GIRD, n. [gurd; Sax. geard, or gyrd, or gyrda, a twig, branch, rod, pole, Eng. a yard; G. gurt, a girth, a girdle; Dan. gierde, a hedge, a rail. This word signifies primarily a twig, shoot or branch; hence a pole or stick, used in measuring. In measuring land, among our Saxon ancestors, the gyrd seems to have been a certain measure like our rod, perch or pole, all of which signify the same thing, a branch or shoot, a little pole. We now apply the word yard to a measure of three feet in length. In rude ages, gyrds, shoots of trees, were used for binding things together, whence the verb, to gird. See Withe. Gyrds were also used for driving, or for punishment, as we now use whips; and our common people use gird, for a severe stroke of a stick or whip. See Lye, under Gyrd and Weal-stylling.]

  1. A twitch or pang; a sudden spasm which resembles the stroke of a rod or the pressure of a band.
  2. In popular language, a severe stroke of a stick or whip.

GIRD, v.i.

To gibe; to sneer; to break a scornful jest; to utter severe sarcasms. Men of all sorts take a pride to gird at me. Shak.

GIRD, v.t. [gurd; pret. and pp. girded or girt. Sax. gyrdan; G. gürten; D. gorden; Sw. giorda, to gird or surround; Dan. gierder, to hedge, to inclose. See the Noun. It is probable, that garden, Ir. gort, is from the same root; originally an inclosed field, a piece of ground surrounded with poles, stakes and branches of trees. If the noun is the primary word, the sense of the root is to shoot, as a branch; if the verb is the root, the sense is to surround, or rather to bind or make fast. The former is the most probable.]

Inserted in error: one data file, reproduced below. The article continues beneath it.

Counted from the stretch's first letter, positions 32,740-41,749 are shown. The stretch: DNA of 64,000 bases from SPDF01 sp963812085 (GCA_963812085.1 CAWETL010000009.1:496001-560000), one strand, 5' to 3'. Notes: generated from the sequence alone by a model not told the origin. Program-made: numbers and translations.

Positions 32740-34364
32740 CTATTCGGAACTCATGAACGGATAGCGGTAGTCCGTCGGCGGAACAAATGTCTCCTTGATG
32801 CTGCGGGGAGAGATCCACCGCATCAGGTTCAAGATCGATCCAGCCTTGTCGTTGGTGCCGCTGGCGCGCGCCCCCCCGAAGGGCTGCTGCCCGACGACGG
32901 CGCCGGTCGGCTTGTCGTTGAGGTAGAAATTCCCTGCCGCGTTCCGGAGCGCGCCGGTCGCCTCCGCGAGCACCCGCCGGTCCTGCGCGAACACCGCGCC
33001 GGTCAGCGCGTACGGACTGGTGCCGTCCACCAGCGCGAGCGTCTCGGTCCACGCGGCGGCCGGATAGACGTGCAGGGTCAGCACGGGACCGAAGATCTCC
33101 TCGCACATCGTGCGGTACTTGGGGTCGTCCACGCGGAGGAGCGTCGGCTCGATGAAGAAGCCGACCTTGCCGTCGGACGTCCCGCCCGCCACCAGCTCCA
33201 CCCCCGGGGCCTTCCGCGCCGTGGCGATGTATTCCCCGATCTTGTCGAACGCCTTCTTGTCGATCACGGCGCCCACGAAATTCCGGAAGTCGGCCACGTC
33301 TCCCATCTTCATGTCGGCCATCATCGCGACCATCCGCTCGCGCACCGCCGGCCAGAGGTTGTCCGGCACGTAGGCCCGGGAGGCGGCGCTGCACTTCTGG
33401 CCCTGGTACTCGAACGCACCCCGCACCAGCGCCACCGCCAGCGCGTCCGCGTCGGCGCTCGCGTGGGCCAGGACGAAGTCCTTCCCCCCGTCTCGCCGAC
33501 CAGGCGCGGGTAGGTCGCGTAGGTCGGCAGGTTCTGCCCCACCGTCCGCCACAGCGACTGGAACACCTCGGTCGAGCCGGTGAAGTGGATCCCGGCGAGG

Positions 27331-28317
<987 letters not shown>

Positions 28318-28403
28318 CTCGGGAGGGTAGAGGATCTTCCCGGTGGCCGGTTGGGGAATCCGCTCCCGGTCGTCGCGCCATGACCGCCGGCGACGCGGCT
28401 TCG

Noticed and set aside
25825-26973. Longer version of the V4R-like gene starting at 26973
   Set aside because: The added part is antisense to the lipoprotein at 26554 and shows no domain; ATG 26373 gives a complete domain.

1. To bind by surrounding with any flexible substance, as with a twig, a cord, bandage or cloth; as, to gird the loins with sackcloth.
  2. To make fast by binding; to put on; usually with on; as, to gird on a harness; to gird on a sword.
  3. To invest; to surround. The Son appeared, / Girt with omnipotence. Milton.
  4. To clothe; to dress; to habit. I girded thee about with fine linen. Ezek. xvi.
  5. To furnish; to equip. Girded with snaky wiles. Milton.
  6. To surround; to encircle; to inclose; to encompass. The Nyseian isle, / Girt with the river Triton. Milton.
  7. To gibe; to reproach severely; to lash. Shak.

GIRD'ED, pp.

Bound; surrounded; invested; put on.


  1. In architecture, the principal piece of timber in a floor. Its end is usually fastened into the summers or breast summers, and the joists are framed into it at one end. In buildings entirely of timber, the girder is fastened by tenons into the posts.
  2. A satirist. Lilly.


A covering. Is. iii.

GIRD'ING, ppr.

Binding; surrounding; investing.

GIRD'LE, n. [Sax. gyrdle, gyrdl; Sw. gördel; G. gürtel; D. gordel.]

  1. A band or belt; something drawn round the waist of a person, and tied or buckled; as, a girdle of fine linen; a leathern girdle.
  2. Inclosure; circumference. Within the girdle of these walls. Shak.
  3. The zodiac. Bacon.
  4. A round iron plate for baking. [Qu. griddle.] Pegge.
  5. Among jewelers, the line which encompasses the stone, parallel to the horizon. Cyc.

GIRD'LE, v.t.

  1. To bind with a belt or sash; to gird. Shak.
  2. To inclose; to environ; to shut in. Shak.
  3. In America, to make a circular incision, like a belt, through the bark and alburnum of a tree to kill it. New England. Belknap. Dwight.


A belt that encircles the waist. Dryden.


Bound with a belt or sash.


One who girdles; a maker of girdles. Beaum.